Atomistic simulations of highly conductive molecular transport junctions under realistic conditions

William R. French, Christopher R. Iacovella, Ivan Rungger, Amaury Melo Souza, Stefano Sanvito, Peter T. Cummings

Research output: Contribution to journalArticlepeer-review

36 Scopus citations


We report state-of-the-art atomistic simulations combined with high-fidelity conductance calculations to probe structure-conductance relationships in Au-benzenedithiolate (BDT)-Au junctions under elongation. Our results demonstrate that large increases in conductance are associated with the formation of monatomic chains (MACs) of Au atoms directly connected to BDT. An analysis of the electronic structure of the simulated junctions reveals that enhancement in the s-like states in Au MACs causes the increases in conductance. Other structures also result in increased conductance but are too short-lived to be detected in experiment, while MACs remain stable for long simulation times. Examinations of thermally evolved junctions with and without MACs show negligible overlap between conductance histograms, indicating that the increase in conductance is related to this unique structural change and not thermal fluctuation. These results, which provide an excellent explanation for a recently observed anomalous experimental result [Bruot et al., Nat. Nanotechnol., 2012, 7, 35-40], should aid in the development of mechanically responsive molecular electronic devices. © 2013 The Royal Society of Chemistry.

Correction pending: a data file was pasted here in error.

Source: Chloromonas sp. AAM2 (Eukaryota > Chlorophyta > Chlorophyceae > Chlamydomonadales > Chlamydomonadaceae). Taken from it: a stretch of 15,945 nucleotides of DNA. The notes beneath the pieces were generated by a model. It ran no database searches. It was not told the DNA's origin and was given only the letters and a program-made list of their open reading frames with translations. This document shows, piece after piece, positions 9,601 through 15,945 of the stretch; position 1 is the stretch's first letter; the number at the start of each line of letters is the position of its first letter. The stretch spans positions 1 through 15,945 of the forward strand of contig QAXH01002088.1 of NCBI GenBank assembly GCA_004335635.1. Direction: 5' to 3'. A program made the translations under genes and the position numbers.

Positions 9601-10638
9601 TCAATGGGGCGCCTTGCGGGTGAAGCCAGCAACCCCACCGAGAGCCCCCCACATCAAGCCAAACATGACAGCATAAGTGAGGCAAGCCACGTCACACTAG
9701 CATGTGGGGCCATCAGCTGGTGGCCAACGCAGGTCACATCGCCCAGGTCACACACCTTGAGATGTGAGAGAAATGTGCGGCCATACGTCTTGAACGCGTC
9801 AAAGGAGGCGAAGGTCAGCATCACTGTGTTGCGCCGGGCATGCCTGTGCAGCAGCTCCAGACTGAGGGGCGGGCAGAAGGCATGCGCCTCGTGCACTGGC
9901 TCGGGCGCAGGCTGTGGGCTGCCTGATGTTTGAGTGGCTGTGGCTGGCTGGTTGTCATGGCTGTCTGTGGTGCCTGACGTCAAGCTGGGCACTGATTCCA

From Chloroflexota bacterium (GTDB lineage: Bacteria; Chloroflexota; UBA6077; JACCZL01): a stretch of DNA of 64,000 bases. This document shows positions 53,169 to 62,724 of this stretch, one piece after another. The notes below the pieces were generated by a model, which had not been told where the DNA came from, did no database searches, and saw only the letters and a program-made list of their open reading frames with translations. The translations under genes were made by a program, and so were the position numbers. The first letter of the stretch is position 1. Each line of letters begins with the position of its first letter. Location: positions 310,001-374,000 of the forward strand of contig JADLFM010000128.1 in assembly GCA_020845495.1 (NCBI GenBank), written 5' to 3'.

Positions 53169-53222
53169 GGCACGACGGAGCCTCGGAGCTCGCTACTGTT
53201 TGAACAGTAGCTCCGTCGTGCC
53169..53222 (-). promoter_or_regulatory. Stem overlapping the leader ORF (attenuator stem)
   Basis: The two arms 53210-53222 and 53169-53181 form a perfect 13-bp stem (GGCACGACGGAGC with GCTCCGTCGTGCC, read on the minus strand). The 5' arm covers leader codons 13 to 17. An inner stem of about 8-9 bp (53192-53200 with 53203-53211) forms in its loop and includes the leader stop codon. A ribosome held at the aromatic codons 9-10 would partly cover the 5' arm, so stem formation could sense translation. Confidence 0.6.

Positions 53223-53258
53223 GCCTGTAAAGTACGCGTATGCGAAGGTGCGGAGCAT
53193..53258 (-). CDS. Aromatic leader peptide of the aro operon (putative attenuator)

Original languageEnglish (US)
Pages (from-to)3654
Issue number9
StatePublished - 2013
Externally publishedYes

Bibliographical note

KAUST Repository Item: Exported on 2020-10-01
Acknowledgements: WRF acknowledges partial support from the U.S. Department ofEducation for a Graduate Assistance in Areas of National Need(GAANN) Fellowship under grant number P200A090323; WRF,CRI and PTC acknowledge partial support from the NationalScience Foundation through grant CBET-1028374. IR, AMS, andSS thank the King Abdullah University of Science and Technology(ACRAB project) for financial support. This researchused resources of the National Energy Research ScientificComputing Center (NERSC), which is supported by the Office ofScience of the U.S. Department of Energy under Contract no.DE-AC02-05CH11231; specifically, the conductance calculationswere performed on NERSC's Carver.
This publication acknowledges KAUST support, but has no KAUST affiliated authors.


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